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a national organization to show and promote works by professional women artists founded in 1896

Catherine Lorillard Wolfe,

The "Great Lady of Madison Square"

Catharine Lorillard Wolfe, 1876 

Alexandre Cabanel, Oil on Canvas

Catharine Lorillard Wolfe Collection, 

Bequest of Catharine Lorillard Wolfe,

 1887 (87.15.82)

The portrait represents Catharine Lorillard Wolfe (1828–1887), the first woman elected Benefactor ofthe Metropolitan Museum of Art, New York, NY. The portrait was part of her bequest to the Metropolitan Museum of Art.


Catharine Lorillard Wolfe was a prominent American philanthropist. From early in life she was deeply committed to assisting her father, John David Wolfe, in his many charitable and educational enterprises. At the same time she developed an independent interest in art. Inheriting at her father’s death both his fortune and millions through her mother’s family, the Lorillards, she continued supporting many charitable causes and also began seriously expanding her own collection of art, with a particular interest in living artists.

Miss Wolfe believed strongly in the value of education and the role museums could play in presenting art to the public. When The Metropolitan Museum of Art was incorporated in 1870 by a group of businessmen, she was the only woman among the 106 founding members. She ultimately bequeathed her collection of 140 paintings, along with an endowment for its maintenance, to the Museum. Miss Wolfe’s endowment was the Museum’s first, and her collection formed the beginning of the Museum’s European Painting Collection. Since then the Museum has been able to expand this Collection utilizing the Catharine Lorillard Wolfe Collection, Wolfe Fund. Paul Cezanne’s “View of the Domaine Saint-Joseph” and Jean-Baptiste-Camille Corot’s “Fontainebleau – Black Oak Trees at Bas-Breau” were purchased with the Wolfe Fund.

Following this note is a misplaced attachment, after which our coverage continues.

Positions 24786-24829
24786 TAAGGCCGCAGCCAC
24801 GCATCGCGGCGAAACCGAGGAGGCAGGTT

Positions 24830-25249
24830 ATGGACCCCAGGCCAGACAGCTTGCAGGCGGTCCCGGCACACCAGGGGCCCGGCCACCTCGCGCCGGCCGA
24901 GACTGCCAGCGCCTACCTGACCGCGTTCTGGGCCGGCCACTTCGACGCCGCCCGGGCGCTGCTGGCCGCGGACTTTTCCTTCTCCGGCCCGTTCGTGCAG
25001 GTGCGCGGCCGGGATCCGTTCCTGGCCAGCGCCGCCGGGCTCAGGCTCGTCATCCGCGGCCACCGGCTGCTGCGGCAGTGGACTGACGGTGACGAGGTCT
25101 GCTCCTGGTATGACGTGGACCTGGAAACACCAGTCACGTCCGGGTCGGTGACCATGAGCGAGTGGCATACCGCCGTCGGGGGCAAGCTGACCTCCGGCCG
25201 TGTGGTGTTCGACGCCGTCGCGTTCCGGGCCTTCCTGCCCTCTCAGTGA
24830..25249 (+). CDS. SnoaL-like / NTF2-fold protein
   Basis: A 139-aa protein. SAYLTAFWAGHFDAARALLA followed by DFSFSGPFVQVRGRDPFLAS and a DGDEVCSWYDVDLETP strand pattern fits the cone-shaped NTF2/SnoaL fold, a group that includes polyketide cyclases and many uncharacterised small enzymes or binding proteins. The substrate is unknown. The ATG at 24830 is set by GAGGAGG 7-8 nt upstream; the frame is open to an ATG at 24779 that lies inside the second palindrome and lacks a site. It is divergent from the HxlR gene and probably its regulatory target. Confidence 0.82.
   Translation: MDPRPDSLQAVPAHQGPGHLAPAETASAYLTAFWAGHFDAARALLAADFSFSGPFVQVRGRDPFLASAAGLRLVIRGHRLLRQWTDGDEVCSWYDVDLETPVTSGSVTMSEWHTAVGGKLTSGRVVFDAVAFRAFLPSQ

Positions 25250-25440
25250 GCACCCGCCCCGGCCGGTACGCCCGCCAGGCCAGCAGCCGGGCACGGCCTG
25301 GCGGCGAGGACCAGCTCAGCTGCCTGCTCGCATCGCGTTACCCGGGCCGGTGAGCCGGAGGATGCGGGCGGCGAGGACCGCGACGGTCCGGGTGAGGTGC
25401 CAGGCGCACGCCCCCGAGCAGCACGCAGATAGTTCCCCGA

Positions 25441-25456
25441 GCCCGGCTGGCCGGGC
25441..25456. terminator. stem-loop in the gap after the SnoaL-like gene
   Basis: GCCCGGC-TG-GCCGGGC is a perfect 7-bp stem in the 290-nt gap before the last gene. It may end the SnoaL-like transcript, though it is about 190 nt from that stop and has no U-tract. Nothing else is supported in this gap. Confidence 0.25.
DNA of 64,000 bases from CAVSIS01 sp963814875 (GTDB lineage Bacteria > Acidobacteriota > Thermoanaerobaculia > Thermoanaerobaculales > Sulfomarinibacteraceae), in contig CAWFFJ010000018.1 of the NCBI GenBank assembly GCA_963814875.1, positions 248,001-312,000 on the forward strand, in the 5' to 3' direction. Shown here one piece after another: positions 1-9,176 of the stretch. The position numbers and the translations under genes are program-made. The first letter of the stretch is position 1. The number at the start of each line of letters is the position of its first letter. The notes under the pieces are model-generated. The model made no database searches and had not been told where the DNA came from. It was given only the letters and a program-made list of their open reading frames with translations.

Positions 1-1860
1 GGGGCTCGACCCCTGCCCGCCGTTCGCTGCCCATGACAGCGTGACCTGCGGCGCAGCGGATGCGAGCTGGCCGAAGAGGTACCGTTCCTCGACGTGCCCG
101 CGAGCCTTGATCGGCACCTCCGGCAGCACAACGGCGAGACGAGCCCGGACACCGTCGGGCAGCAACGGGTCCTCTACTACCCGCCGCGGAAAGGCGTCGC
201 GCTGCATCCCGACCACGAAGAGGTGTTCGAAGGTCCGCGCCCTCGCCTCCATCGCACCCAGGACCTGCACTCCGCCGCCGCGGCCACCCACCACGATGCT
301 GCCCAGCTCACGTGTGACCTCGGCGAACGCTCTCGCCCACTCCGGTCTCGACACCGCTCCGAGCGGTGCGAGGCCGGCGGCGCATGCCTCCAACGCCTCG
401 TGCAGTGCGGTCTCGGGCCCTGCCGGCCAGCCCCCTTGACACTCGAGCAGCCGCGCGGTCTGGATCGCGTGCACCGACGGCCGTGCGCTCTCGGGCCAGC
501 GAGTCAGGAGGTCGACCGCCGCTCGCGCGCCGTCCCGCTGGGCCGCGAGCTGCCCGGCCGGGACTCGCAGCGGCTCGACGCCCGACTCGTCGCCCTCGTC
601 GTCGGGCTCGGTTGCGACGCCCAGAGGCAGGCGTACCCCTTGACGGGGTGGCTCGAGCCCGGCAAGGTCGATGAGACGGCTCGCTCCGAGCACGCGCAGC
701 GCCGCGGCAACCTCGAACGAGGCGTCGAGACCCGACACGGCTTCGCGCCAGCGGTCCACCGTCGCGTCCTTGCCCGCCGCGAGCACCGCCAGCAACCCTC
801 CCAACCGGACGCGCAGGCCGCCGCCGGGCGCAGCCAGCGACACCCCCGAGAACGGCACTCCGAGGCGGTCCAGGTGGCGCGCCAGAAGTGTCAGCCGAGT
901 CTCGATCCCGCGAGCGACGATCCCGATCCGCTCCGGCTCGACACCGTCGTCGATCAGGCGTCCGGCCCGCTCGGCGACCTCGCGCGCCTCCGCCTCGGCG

As a life-long supporter of Grace Church, Miss Wolfe also left a substantial bequest to the Church to be used for some form of “women’s work.” In 1896, the Rector William Reed Huntington, and Mrs. Newell, wife of the Rector of the Episcopal Church in Paris, established the Club bearing Catharine Lorillard Wolfe’s name. Its purpose was to give aid and counsel to young women art students, who were often alone and in need of support. The Club became a fitting tribute to Miss Wolfe’s charitable concerns and to her commitment to art. For many years the Church provided both exhibition and meeting space for the Club in the Parish House, where CLWAC is still privileged to have its base and hold its meetings.

Excerpts from The Catharine Lorillard Wolfe Collection and the Wolfe Fund

at the Metropolitan Museum of Art in New York

Catharine Lorillard Wolfe Art Club, Inc.

802 Broadway

New York, NY  10003

Catharine Lorillard Wolfe Art Club, Inc. is a non-profit 501 (c) 3 organization.

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